Data makes the difference

An automatic counter collects data on Agricola Street

How many Haligonians ride their bicycles every day? Without data, we have no idea. Census data show that a paltry 1.1% of us ride our bicycles to work, but that does not tell us about trips to the grocery store, school, or the park. Vancouver has achieved an ambitious goal of shifting 50% of trips to walking, biking, and transit.[1] They only know how well they did because of their excellent data collection. That data showed that investment in protected bicycle lanes led to more people riding bicycles. Last year, we started collecting reliable cycling data, and the results have been impressive. This data will help us tell the real story of cycling in Halifax: that people are riding, and that safety improvements lead to tangible increases in people of all ages and abilities who choose to ride their bicycles. Want to know what we learned, and how you can help us collect even better data? Keep reading.

This June, we have had three counters operating, one in each direction on University Avenue, and one counting cyclists travelling south on Agricola Street.[2] By June 26th, we had counted 10,729 trips! On Agricola Street, nine percent of rush-hour traffic and six percent of total traffic rides a bicycle. That’s on a street with no bike lanes. Imagine what Agricola Street – and others – would look like if everyone could feel safe travelling by bicycle.

Three counters are not enough. This year we hope to see a counter installed on the Macdonald Bridge to see what happens when the city fixes the bridge approaches, another on the Windsor Street bicycle lane, and at least one in Dartmouth. Data is already allowing us to tell a story: people are riding bicycles in Halifax. This winter we intend to collect data on the Macdonald Bridge and at Dalhousie University, which will help us understand how winter weather impacts cycling in Halifax. All of this data was collected due to hard work that our staff and volunteers have put in over the last few years, building relationships and convincing city staff that installing counters is worthwhile.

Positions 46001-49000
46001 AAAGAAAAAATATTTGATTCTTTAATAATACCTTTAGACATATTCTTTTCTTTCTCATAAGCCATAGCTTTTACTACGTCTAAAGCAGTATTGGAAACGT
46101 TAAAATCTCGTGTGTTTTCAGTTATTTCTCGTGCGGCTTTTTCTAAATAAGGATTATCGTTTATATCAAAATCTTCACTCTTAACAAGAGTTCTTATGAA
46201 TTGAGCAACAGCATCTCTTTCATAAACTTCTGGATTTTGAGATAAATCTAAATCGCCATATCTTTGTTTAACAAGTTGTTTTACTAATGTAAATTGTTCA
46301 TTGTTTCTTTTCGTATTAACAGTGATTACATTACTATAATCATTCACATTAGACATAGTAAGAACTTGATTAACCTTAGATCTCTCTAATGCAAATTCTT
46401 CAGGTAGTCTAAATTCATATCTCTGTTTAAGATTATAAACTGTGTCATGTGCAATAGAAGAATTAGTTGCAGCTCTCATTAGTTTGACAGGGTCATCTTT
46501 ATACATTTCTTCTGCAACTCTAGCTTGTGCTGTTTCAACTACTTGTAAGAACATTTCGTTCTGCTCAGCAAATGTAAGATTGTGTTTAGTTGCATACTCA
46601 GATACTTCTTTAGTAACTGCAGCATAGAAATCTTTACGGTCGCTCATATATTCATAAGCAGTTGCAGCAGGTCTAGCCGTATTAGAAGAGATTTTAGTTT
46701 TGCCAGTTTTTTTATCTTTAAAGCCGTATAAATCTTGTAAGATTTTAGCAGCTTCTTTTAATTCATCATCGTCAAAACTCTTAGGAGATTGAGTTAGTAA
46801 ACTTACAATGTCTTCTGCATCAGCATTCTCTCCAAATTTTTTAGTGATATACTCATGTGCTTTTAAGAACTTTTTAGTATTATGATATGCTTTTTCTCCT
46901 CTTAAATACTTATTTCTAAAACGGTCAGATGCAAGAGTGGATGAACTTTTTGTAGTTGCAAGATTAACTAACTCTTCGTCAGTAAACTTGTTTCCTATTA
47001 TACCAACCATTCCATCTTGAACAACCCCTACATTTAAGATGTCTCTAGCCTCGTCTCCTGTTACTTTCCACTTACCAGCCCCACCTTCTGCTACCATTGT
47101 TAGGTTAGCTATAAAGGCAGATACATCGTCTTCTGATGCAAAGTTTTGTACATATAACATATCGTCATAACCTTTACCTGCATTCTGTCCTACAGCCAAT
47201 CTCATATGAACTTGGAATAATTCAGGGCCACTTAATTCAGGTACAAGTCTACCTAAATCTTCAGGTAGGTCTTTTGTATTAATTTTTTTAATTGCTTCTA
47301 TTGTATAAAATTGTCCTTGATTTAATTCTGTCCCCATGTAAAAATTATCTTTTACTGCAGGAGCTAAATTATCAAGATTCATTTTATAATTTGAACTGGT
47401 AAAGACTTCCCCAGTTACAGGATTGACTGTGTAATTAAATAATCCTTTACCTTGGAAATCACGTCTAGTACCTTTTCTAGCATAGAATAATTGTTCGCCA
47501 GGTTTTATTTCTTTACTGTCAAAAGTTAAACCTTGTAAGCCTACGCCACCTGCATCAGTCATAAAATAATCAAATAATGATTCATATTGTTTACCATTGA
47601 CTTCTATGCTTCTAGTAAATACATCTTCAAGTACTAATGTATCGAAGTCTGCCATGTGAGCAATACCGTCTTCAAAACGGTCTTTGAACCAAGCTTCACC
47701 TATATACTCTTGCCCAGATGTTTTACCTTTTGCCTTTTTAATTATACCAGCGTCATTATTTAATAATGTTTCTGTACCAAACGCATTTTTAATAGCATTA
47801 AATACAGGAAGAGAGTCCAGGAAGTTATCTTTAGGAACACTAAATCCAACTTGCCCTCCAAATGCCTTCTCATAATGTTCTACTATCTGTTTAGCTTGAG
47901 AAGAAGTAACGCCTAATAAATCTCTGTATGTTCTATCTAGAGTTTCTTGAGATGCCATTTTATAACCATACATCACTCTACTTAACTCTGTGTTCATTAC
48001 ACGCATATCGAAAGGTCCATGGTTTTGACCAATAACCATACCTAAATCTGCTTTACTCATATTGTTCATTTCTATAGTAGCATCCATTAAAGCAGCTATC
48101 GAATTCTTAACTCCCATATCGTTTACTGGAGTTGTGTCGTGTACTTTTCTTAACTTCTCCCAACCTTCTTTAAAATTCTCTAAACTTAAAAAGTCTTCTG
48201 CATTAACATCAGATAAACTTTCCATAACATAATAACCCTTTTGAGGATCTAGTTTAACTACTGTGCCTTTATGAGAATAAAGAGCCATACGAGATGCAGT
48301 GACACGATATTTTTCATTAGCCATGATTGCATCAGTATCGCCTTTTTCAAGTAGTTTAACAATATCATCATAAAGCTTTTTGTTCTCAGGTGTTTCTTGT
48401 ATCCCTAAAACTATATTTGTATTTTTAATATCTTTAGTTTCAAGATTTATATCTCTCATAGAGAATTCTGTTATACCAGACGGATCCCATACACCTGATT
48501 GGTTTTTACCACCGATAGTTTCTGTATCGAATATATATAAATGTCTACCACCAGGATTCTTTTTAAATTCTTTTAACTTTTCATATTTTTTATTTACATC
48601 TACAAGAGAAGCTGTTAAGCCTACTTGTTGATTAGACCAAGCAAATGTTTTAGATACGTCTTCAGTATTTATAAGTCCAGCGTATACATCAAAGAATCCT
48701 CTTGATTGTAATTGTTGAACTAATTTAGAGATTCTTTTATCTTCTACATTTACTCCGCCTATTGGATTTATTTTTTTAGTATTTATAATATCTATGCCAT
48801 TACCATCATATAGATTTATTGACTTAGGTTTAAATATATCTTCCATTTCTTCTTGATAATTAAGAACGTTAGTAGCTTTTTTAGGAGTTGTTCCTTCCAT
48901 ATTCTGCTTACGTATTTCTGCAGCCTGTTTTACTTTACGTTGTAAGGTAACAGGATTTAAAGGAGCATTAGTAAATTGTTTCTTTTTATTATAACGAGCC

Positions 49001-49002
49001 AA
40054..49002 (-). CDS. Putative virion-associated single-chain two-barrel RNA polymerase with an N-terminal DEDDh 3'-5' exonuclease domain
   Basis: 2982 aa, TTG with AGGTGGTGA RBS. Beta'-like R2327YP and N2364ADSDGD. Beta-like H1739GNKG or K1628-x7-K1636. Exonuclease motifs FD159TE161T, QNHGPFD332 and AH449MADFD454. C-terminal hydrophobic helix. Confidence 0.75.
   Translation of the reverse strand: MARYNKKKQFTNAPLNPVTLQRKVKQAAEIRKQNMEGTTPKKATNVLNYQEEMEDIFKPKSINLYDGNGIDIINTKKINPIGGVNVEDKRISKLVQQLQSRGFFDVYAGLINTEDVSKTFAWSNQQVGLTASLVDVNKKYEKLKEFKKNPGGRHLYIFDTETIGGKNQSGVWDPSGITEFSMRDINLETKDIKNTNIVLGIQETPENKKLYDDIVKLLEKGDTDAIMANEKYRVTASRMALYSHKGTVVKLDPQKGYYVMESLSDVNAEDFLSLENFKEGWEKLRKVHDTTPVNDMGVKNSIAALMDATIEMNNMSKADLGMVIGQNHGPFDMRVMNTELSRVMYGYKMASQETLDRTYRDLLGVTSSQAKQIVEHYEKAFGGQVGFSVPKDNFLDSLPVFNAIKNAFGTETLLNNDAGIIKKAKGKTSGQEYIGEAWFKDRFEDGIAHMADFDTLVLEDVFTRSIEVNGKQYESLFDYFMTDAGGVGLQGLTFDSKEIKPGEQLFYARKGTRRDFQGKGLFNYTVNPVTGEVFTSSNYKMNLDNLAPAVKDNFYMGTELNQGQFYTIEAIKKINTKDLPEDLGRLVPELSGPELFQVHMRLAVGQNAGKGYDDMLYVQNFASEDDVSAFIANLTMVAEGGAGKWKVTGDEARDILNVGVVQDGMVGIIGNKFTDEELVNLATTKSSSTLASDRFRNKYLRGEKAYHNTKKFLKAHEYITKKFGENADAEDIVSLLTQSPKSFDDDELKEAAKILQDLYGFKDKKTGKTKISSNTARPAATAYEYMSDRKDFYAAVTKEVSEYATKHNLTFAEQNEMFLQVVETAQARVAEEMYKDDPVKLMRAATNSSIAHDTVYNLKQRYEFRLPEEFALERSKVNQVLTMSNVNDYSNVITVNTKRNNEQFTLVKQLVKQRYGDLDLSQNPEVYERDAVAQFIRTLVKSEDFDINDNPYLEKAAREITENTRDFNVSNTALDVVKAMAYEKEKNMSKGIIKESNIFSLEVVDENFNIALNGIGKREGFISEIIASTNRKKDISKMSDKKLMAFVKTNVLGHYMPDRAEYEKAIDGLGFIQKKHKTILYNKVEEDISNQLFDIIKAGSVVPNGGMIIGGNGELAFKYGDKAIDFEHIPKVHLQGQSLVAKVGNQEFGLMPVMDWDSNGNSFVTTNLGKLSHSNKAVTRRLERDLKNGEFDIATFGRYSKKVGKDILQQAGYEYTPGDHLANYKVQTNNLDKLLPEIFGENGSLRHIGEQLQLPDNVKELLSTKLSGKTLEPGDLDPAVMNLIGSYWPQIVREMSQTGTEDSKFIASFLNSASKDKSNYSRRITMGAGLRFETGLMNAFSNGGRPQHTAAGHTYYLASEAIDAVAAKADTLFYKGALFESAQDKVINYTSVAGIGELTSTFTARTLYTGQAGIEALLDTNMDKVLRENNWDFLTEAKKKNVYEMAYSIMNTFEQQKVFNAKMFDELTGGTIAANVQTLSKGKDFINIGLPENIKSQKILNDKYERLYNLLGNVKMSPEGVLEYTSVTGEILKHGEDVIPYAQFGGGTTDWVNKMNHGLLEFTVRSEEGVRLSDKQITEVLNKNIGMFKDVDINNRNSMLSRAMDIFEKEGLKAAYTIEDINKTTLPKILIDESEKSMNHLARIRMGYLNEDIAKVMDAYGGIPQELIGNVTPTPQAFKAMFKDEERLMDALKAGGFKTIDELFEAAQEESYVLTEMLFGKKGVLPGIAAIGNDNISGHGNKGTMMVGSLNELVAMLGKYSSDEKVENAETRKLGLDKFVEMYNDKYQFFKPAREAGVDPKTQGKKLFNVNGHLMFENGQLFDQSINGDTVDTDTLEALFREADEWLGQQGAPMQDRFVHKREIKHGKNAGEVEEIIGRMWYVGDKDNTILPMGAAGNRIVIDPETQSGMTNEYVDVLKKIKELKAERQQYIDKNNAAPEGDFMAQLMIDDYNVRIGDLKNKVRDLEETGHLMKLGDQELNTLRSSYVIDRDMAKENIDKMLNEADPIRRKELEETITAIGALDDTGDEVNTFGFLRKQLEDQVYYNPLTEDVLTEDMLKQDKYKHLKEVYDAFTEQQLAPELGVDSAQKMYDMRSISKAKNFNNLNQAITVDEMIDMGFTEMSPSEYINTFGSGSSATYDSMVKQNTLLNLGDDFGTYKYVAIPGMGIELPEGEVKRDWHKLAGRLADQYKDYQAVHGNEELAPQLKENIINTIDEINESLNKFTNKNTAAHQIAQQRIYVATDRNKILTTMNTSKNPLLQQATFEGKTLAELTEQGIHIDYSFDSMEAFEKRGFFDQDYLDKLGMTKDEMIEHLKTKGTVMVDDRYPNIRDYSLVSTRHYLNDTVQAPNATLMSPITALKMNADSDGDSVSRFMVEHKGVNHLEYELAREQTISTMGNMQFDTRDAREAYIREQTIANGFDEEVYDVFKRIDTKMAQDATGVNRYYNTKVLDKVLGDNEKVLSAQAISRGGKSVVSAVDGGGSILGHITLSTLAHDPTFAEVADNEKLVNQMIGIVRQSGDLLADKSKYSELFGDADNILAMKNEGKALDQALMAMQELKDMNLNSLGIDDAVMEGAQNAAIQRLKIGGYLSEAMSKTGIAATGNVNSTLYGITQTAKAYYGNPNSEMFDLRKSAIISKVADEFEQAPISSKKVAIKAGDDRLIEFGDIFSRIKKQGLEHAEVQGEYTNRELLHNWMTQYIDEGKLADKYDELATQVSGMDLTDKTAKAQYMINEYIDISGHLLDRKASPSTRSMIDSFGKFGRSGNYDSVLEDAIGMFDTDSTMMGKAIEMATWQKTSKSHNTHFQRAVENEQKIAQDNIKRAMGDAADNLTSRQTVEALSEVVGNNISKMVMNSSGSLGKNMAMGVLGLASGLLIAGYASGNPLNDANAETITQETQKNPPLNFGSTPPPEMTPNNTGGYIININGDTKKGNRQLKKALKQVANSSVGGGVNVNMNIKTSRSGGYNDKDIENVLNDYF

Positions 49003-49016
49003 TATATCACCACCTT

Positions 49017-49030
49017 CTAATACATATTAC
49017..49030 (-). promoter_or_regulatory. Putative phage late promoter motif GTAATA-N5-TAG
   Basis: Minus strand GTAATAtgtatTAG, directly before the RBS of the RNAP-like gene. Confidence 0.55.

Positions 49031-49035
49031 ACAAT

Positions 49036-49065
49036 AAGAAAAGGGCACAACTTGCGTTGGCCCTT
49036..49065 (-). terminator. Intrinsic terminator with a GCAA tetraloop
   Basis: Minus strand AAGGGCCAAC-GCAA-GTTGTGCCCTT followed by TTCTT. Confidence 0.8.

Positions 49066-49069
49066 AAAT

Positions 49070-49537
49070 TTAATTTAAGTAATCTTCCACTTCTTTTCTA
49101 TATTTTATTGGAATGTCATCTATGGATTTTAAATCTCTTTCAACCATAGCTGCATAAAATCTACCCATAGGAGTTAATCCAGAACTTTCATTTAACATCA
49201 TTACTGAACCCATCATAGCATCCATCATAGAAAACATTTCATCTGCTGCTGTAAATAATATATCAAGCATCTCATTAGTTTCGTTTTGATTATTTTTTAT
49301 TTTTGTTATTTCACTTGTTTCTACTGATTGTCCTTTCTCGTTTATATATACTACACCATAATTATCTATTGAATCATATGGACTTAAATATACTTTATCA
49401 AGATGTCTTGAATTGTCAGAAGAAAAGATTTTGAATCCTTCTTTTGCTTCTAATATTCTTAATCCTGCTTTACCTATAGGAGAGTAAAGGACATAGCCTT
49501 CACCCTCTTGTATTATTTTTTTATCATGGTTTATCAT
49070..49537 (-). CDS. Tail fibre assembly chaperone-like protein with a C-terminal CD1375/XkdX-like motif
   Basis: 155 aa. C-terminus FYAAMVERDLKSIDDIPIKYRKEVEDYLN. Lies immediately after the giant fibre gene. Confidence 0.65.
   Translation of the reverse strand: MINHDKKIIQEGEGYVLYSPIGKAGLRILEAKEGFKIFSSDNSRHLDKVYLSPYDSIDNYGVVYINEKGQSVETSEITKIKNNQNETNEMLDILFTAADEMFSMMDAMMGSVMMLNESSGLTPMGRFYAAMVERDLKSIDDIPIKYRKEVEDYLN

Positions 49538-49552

Where will data take us?

We want to see a network of protected bicycle lanes in Halifax. That would allow people of all ages and abilities to ride safely from the NSCC Leeds Street Campus to Point Pleasant Park, from Shubie Park to Dalhousie, from the Seaport Market to the Halifax Shopping Centre, or from Woodside to Burnside, and eventually beyond. Vancouver has done it. Calgary has done it.[3] Edmonton has done it.[4] It’s time for Halifax to do it. We wrote the plan, the city is writing their version, and we want to hold them accountable to make it a success. Our data collection will allow us to measure the impact of each change the city is contemplating, like improvements to the Macdonald Bridge approach, a protected bicycle lane on South Park Street, and more. With your support we will continue to push for a connected network of protected bicycle lanes. If you want to live in a city where parents can send their kids to school by bicycle, where seniors have a healthy and affordable way of getting around town, and where you don’t have to choose between your health and your safety when it comes to transportation, donate now.

 

Footnotes

  1. 50% of trips in Vancouver made by walking, biking or transit: report. Kenneth Chan, VanCity Buzz, May 12, 2015
  2. Bicycle counter street sense network launch. Halifax Cycling Coalition, 2016
  3. Calgary’s quick-build protected bike lane network doubled bike counts in three months. People for Bikes, 2016
  4. City to unveil new bike lanes in downtown Edmonton this summer. Emily Mertz, Global News, May 10, 2017.